From a natural earth road we can advance through all degrees of covering until we reach that which fifty years' experience shows to be the best. We can improve the surface of an earth road, if it be clay, by laying on sand; of a sand road, by laying on clay. We can use coal ashes, wood ashes, and charcoal to advantage; scoria, furnace slag, and the different classes of gravel. Then we can advance still higher in the scale of excellence, and make use of different methods of making stone roads. We can get rid of money pretty freely by adopting the common home-made plan of making roads of boulders and field stone dumped into a ditch eighteen inches to three feet in depth, and flatter ourselves at the same time that we have got rid of the stone. We can hand-pack fractured field stone to a foot in depth, cover the same abundantly with gravel, and get a good and expensive road. We can use the irregular size spawls or chippings from quarries, more particularly those found where the New York Belgian pavement is quarried; and these, covered with gravel or other good binding material, will make a good road; or the so-called gravel obtained from the limestone quarries on the Hudson makes a good covering by itself, if the larger pieces be raked to the bottom; and as a binding and finishing material over a course of evenly broken stone, is for an ornamental road on a private estate one of the most beautiful and desirable that we have met with.
The class of road above all others that fulfils all conditions of excellence combined with a true system of economy, is a modification of the McAdam system. This consists in placing upon a properly prepared road-bed broken stone of an average size of two and a quarter inches cube, to a depth not exceeding six inches; then rolling the same thoroughly with a heavy roller, in such a manner that the single stones can not be detached or picked up; over this, as a binding material, and for the purpose of giving at once a smooth finish, put from one to two inches of gravel, which must also be well rolled, and is best done after a good rain.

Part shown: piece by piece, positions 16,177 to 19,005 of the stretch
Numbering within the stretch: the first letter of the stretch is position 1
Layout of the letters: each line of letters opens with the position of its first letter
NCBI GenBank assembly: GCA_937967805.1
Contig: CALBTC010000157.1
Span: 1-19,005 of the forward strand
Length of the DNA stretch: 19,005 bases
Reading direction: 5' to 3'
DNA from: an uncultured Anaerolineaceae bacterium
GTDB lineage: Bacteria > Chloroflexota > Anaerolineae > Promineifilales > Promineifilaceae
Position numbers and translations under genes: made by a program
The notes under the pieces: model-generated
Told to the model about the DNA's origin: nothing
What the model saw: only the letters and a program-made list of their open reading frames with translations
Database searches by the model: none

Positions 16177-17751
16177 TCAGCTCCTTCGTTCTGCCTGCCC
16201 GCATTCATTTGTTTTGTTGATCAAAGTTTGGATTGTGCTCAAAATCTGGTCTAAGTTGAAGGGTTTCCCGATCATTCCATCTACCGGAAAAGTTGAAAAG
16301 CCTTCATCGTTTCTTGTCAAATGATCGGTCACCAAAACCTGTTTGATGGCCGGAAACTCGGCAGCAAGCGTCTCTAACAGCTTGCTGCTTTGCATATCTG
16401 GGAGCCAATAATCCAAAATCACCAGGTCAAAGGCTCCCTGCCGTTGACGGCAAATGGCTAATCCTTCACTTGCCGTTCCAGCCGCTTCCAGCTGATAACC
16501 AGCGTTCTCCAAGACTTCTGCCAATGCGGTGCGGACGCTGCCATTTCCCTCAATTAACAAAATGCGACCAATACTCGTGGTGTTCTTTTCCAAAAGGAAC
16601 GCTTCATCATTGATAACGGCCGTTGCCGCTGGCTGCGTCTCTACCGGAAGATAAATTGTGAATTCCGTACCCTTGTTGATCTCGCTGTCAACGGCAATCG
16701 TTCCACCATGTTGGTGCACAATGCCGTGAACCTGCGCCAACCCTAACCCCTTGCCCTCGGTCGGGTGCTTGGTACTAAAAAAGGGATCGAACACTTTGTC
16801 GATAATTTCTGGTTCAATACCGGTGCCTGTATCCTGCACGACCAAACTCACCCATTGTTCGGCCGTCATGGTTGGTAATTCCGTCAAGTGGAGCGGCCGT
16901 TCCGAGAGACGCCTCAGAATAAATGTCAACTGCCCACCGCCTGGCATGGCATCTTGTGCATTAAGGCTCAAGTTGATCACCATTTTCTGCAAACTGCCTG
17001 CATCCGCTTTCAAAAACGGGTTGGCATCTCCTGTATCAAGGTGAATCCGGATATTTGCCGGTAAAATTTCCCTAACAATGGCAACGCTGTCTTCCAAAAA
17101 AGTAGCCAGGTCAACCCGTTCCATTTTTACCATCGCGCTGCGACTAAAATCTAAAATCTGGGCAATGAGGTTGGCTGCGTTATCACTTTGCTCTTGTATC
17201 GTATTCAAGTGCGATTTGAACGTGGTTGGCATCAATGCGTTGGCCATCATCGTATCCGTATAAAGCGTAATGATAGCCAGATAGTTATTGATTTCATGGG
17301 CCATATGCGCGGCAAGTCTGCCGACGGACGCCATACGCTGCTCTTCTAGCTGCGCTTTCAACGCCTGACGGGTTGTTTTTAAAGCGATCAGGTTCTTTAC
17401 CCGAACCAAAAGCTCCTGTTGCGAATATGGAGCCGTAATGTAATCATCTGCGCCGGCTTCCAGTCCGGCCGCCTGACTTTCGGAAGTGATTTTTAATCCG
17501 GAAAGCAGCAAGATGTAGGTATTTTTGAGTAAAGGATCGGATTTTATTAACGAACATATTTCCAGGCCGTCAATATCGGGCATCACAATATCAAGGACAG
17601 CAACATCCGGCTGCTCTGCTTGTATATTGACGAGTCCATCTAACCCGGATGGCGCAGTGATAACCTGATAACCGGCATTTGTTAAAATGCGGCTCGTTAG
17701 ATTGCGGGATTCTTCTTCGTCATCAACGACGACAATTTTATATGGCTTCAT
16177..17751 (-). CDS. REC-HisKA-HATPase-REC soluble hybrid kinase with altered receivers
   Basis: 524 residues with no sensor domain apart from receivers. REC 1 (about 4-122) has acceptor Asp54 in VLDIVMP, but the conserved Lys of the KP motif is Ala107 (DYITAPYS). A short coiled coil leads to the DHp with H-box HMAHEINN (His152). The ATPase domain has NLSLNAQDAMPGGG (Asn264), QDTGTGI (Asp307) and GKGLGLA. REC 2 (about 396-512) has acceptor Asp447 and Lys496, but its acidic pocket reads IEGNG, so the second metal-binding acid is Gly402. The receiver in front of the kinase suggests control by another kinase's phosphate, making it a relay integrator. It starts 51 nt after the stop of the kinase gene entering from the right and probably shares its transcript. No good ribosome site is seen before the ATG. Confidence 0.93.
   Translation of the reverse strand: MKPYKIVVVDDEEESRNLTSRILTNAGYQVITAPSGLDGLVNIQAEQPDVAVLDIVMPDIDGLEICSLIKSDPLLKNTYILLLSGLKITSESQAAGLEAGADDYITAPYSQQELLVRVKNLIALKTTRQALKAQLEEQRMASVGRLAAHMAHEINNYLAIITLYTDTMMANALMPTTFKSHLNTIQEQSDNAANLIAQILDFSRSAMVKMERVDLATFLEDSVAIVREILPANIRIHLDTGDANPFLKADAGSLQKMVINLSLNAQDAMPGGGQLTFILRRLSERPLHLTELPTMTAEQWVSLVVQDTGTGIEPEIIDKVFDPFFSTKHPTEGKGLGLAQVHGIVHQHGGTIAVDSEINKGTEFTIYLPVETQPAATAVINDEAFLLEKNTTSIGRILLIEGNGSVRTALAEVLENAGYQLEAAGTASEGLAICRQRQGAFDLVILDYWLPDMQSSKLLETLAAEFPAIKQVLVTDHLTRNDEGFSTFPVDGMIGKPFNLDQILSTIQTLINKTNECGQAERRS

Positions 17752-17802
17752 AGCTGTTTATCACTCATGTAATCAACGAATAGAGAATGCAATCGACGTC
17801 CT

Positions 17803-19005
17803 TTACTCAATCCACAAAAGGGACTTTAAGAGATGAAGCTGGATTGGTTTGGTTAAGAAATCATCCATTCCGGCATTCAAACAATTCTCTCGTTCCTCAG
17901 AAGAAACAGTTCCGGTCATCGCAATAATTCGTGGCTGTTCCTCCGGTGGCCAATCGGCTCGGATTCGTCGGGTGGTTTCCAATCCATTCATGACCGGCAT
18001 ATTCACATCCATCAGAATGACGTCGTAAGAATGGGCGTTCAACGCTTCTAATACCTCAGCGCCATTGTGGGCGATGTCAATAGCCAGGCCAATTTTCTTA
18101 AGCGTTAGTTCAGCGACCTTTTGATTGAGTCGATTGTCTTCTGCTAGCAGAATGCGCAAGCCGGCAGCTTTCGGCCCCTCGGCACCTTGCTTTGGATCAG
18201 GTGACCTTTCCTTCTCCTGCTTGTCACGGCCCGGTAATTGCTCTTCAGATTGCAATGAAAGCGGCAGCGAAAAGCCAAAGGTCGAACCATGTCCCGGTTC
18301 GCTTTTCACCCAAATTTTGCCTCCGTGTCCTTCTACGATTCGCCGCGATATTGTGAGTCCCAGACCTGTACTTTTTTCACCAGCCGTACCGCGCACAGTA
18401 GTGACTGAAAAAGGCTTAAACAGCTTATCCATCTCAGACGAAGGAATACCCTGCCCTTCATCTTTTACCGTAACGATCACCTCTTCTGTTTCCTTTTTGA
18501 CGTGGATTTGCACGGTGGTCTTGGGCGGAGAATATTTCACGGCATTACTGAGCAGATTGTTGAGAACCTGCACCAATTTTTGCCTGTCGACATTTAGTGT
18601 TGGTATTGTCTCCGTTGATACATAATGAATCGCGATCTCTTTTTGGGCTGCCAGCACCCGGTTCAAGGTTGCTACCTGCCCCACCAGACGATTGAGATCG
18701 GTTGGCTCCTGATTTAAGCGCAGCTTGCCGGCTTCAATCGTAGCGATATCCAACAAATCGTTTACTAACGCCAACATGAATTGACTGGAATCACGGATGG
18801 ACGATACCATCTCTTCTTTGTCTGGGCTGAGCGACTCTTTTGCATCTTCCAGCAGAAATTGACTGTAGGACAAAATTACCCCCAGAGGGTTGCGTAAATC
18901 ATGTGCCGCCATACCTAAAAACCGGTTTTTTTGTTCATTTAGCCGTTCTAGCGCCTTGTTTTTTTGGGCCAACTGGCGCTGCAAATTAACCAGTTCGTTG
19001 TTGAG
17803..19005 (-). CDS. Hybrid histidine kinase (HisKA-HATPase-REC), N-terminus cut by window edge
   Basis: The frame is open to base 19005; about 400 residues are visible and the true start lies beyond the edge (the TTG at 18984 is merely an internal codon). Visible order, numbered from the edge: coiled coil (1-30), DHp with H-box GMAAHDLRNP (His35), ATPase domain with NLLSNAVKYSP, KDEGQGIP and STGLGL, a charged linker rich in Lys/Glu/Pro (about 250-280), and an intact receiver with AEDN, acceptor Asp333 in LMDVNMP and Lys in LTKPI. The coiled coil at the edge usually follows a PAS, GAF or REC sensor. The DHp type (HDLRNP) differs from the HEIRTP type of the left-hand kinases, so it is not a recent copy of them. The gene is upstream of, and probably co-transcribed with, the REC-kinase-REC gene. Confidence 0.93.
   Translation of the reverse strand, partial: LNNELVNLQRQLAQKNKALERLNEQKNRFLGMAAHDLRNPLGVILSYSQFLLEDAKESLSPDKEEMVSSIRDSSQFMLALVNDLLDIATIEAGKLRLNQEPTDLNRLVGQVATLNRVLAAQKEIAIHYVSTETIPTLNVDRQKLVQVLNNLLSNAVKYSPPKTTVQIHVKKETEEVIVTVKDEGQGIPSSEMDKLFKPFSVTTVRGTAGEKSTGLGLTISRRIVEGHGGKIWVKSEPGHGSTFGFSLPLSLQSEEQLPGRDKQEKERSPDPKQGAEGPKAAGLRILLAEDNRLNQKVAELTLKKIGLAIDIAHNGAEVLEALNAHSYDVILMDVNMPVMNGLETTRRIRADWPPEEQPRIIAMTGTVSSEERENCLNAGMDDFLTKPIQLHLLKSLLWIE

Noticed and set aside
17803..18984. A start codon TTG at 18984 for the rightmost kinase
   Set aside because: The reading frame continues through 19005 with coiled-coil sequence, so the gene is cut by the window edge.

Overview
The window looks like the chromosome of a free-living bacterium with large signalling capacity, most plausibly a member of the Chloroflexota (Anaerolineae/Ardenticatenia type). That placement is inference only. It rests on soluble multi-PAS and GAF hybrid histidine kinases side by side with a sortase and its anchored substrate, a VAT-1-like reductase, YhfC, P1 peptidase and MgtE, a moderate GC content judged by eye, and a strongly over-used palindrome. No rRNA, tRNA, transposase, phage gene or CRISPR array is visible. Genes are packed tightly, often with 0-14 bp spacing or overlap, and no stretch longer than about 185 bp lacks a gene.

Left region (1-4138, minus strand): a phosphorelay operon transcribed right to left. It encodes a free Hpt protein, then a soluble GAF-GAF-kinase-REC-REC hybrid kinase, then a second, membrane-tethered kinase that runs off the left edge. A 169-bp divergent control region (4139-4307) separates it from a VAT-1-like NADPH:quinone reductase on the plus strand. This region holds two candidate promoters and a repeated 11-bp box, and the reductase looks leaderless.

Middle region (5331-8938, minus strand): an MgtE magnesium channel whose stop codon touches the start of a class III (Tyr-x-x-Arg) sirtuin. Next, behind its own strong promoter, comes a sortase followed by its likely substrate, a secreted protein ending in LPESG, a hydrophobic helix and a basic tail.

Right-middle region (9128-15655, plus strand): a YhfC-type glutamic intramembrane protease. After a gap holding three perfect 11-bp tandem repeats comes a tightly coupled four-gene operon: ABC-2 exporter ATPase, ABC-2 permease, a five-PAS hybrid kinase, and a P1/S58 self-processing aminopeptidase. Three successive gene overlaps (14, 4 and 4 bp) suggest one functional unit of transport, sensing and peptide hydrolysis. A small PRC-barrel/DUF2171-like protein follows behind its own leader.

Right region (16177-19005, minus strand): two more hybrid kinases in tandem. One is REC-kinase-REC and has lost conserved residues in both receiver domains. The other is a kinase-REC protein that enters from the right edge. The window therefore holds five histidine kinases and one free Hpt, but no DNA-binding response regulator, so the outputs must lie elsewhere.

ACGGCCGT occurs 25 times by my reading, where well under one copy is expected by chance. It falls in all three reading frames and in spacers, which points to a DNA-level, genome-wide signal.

The advantages of building a road in this manner are as follows: the earth excavation is very much reduced, as the total thickness of the road metal and binding need not exceed eight inches, and may be of no greater depth than six inches; the least possible amount of stone is used, which is desirable where stone is not plenty, and where stone is abundant there are cheaper modes of disposing of it than burying it in road beds. The stones being all of equal size, none will work up, as is the case where stone of different size are used; the stone being fractured and angular, finally unite and become a compact, impenetrable body. It improves by age and use, becoming better as years go by; less weeds grow in it, and it requires less labor to keep it in first class-order. It can not wash on steep grades, and if properly made it is impossible for surface water to gully it; frost can not affect it, as its action is distributed uniformly on a mass composed of hundreds of smaller particles, each one of which yields slightly. The use of the roller in the spring is an effectual remedy for the action of frost on a road of this character. It costs less money to build a road in this manner than to build a first-class, substantial road in any other way.
It is the simplest form of road to build, the specifications for which can be easily understood. It has been tested for a long series of years, and under all conditions of use and exposure. We have adopted this plan for several years where first-class work was desired, and with the most gratifying success. One experimental road built four years ago, the total thickness of broken stone and gravel being but five inches, has, with constant use, remained in all seasons firm, dry, and smooth, and the cost of keeping it in polished order has been literally nothing. We have just finished two roads on the Hudson, upwards of 1,600 feet long, having a layer of broken stone of uniform size, two and a quarter inches cube, and six inches in thickness, covered with a layer of the Haverstraw limestone gravel one and a half inch to two inches thick. We can safely say, in the very extensive range of our experience, that, outside of the Central Park, there are no ornamental roads possessing so many strictly first class principles - hard, smooth, durable, beautiful, and economical.